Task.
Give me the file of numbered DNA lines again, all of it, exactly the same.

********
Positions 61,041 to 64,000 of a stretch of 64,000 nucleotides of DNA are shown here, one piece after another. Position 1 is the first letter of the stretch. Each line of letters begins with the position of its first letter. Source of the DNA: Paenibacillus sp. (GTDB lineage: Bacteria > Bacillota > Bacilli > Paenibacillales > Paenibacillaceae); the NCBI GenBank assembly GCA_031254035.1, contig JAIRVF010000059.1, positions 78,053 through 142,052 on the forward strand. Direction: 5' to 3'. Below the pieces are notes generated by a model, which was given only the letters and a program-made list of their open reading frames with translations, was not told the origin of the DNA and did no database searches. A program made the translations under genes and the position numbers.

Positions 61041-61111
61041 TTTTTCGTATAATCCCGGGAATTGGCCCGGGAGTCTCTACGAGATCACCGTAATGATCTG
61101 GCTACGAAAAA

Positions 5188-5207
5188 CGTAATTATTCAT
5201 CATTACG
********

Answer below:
Positions 61,041 to 64,000 of a stretch of 64,000 nucleotides of DNA are shown here, one piece after another. Position 1 is the first letter of the stretch. Each line of letters begins with the position of its first letter. Source of the DNA: Paenibacillus sp. (GTDB lineage: Bacteria > Bacillota > Bacilli > Paenibacillales > Paenibacillaceae); the NCBI GenBank assembly GCA_031254035.1, contig JAIRVF010000059.1, positions 78,053 through 142,052 on the forward strand. Direction: 5' to 3'. Below the pieces are notes generated by a model, which was given only the letters and a program-made list of their open reading frames with translations, was not told the origin of the DNA and did no database searches. A program made the translations under genes and the position numbers.

Positions 61041-61111
61041 TTTTTCGTATAATCCCGGGAATTGGCCCGGGAGTCTCTACGAGATCACCGTAATGATCTG
61101 GCTACGAAAAA

Positions 5188-5207
5188 CGTAATTATTCAT
5201 CATTACG